As African Swine Fever continues to circulate, many plans are being made to prevent the disease from crossing U.S. borders. The U.S. is making plans to up the ante on biosecurity measures. They are also working to initiate action plans should ASF make it across the borders.
Double Down, Ante Up
Secretary of Agriculture, Sonny Perdue, has told USDA agencies to, “Double down the guard to keep African Swine Fever out of the United States.” The USDA has put restrictions on hog and pork imports from China. Additionally, they are working closely with the U.S. pork industry to heighten biosecurity.
Currently, Perdue is making plans to prepare for the potential outbreak of ASF.
“We’re working now to make sure that we’ve got adequate federal and state laboratory capacity to handle any of the testing needs that may occur.” Perdue says
Perdue said early detection and rapid testing are key in the event of an outbreak. In terms of ASF, he said the USDA is preparing for the worst and praying for the best.
The USDA isn’t the only group preparing for ASF. Researchers at Kansas State University and the Biosecurity Research Institute have several projects focused on this disease. Though the topics vary, the goals remain the same – stop the spread of ASF and prevent it from entering the U.S.
“African swine fever’s introduction into China poses an increased threat to the U.S.,” said Stephen Higgs, director of the Biosecurity Research Institute. “Introduction of African swine fever virus into the U.S. would have an enormous impact on our agricultural industry. Research, education and training at the Biosecurity Research Institute help to improve our understanding and preparedness for this threat.”
If ASF enters the U.S. it could cause billions in economic losses to swine and other industries and devastate trade and international markets.
In 2013, the Biosecurity Research Institute became the first non-federal facility to be approved to work with ASF. Currently, projects surrounding the virus are part of research which can transition to the National Bio and Agro-defense Facility once fully functional.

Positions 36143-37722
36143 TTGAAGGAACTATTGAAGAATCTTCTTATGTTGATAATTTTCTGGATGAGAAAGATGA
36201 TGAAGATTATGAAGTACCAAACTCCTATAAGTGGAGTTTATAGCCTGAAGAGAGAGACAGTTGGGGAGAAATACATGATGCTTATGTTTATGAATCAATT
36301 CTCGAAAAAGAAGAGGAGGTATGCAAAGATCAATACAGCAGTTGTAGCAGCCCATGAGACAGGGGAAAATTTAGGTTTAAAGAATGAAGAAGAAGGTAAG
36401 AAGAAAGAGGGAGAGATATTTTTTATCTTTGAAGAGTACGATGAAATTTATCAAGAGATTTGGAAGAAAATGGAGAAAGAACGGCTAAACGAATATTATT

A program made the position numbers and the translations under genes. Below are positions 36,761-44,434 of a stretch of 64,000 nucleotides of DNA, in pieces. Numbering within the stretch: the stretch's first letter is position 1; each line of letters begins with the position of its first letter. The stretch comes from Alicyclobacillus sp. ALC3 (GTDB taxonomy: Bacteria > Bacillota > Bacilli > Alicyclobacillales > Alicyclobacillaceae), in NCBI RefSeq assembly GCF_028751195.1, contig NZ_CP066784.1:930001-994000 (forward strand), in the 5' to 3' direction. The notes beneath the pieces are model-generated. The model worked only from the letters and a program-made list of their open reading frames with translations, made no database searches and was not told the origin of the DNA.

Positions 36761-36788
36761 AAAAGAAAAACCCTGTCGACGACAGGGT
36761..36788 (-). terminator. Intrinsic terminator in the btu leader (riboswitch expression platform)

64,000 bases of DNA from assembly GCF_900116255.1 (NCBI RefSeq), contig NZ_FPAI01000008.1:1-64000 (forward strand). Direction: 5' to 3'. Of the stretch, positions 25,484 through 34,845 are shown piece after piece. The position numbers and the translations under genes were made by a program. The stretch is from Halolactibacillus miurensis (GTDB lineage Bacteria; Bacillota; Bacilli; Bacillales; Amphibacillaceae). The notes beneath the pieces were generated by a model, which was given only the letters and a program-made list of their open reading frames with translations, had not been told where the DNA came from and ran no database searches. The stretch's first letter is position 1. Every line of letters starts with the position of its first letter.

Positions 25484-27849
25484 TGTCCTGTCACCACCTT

Last month, USDA and FDA officials met with U.S. pork sector groups, including the American Association of Swine Veterinarians, the National Pork Board, the National Pork Producers Council and the Swine Health Information Center. They evaluated additional measures to prevent the spread of ASF and answered questions regarding diagnostic preparedness, surveillance and response to the infection.
USDA Animal Plant and Health Inspection Service has posted a disease response strategy for ASF on its FAD PReP website. This aids the pork industry in state specific planning. Additionally, USDA has committed to work with the industry to develop and host an ASF-specific exercise in 2019.
This program would test key response functions necessary for successful ASF management and containment. Participants would include pork producers, swine veterinarians, packer and processors and allied industry. In addition, invitations to participate will be sent to both Canada and Mexico.
Currently, APHIS has approved 11 National Animal Health Laboratory Network laboratories to test for ASF.
At the current capacity, 6,500 PCR samples could be run per day. Capacity could be increased to 8000 samples per day with additional proficiency tested staffing. USDA’s Center for Epidemiology and Animal Health is determining the sample size needed for testing if the U.S. experiences an outbreak.
Furthermore, USDA has identified 22 laboratories wanting to add ASF to their approved tests and competencies. The laboratories could account for an additional 9,000 tests per day.
Originally, whole blood was the only approved sample type for ASF tests in NAHLN. However, tonsil is a validated sample at USDA’s Foreign Animal Disease Diagnostic Laboratory. As of Oct. 1, it was also approved for use in NAHLN labs for foreign animal disease investigations. Additionally, USDA is in the process of validating oral fluids for ASF testing.
At industry’s request, USDA is evaluating costs and utility of adding spleen as an approved sample for ASF testing in NAHLN laboratories.
As of now, there is only a passive surveillance system for ASF early detection. The system relies on producers or veterinarians reporting suspected cases to state or federal animal health officials. However, USDA piloted an active ASF program using whole blood. This was similar to the classical swine fever program.
USDA is modeling surveillance needs, including development of a revised case definition for sick pigs and identification of the best surveillance streams for early disease detection.
Additionally, USDA and Canada have signed an agreement to recognize their respective regionalization plans in the case of a foreign animal disease outbreak. The USDA will consider doing such with other countries. However, the process is resource intensive and will take a substantial amount of time.
Furthermore, each state will need to develop their own disposal plan. Along with that, producers should work with their state to develop site specific plans.
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Scares of ASF continue to circulate around the pork industry. The USDA is working rigorously to increase biosecurity to keep the disease out. Additionally, they are working to develop strategic plans in the event of an outbreak. The need for continued biosecurity practices remains prevalent. It is important producers stay up to date on all news, practices and procedures surrounding this disease.